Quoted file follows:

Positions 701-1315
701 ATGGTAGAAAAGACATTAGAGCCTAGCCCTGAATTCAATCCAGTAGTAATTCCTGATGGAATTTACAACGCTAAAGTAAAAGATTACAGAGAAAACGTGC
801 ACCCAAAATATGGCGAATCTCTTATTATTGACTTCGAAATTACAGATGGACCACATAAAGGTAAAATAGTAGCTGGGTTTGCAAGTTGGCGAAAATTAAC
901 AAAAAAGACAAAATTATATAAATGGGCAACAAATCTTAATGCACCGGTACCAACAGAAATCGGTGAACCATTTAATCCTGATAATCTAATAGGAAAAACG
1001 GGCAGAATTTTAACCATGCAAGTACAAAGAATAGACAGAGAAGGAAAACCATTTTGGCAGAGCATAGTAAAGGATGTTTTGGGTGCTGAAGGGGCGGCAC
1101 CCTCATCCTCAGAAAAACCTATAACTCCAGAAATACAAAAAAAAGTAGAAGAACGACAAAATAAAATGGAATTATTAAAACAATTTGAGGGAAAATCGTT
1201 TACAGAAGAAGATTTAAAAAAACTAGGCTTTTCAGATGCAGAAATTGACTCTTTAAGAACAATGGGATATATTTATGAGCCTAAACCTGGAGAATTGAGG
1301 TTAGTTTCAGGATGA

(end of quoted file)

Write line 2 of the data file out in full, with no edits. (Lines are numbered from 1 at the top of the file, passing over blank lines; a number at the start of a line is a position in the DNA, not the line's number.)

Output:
701 ATGGTAGAAAAGACATTAGAGCCTAGCCCTGAATTCAATCCAGTAGTAATTCCTGATGGAATTTACAACGCTAAAGTAAAAGATTACAGAGAAAACGTGC